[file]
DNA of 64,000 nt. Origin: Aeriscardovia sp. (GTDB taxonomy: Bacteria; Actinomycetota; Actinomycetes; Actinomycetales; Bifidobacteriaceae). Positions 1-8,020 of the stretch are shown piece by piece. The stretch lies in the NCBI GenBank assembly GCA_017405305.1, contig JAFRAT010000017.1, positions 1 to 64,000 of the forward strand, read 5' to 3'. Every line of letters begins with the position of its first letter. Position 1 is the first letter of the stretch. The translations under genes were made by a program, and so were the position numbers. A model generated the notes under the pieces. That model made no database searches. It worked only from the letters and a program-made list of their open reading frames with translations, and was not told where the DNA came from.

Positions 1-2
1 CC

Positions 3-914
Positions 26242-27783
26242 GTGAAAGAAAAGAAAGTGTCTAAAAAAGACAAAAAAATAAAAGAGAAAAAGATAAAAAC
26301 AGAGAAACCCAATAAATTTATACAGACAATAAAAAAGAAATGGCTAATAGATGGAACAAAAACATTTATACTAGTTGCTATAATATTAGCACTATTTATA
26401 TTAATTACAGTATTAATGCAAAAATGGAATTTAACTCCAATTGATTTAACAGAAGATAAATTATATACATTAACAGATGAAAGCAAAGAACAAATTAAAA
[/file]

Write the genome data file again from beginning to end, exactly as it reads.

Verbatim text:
DNA of 64,000 nt. Origin: Aeriscardovia sp. (GTDB taxonomy: Bacteria; Actinomycetota; Actinomycetes; Actinomycetales; Bifidobacteriaceae). Positions 1-8,020 of the stretch are shown piece by piece. The stretch lies in the NCBI GenBank assembly GCA_017405305.1, contig JAFRAT010000017.1, positions 1 to 64,000 of the forward strand, read 5' to 3'. Every line of letters begins with the position of its first letter. Position 1 is the first letter of the stretch. The translations under genes were made by a program, and so were the position numbers. A model generated the notes under the pieces. That model made no database searches. It worked only from the letters and a program-made list of their open reading frames with translations, and was not told where the DNA came from.

Positions 1-2
1 CC

Positions 3-914
Positions 26242-27783
26242 GTGAAAGAAAAGAAAGTGTCTAAAAAAGACAAAAAAATAAAAGAGAAAAAGATAAAAAC
26301 AGAGAAACCCAATAAATTTATACAGACAATAAAAAAGAAATGGCTAATAGATGGAACAAAAACATTTATACTAGTTGCTATAATATTAGCACTATTTATA
26401 TTAATTACAGTATTAATGCAAAAATGGAATTTAACTCCAATTGATTTAACAGAAGATAAATTATATACATTAACAGATGAAAGCAAAGAACAAATTAAAA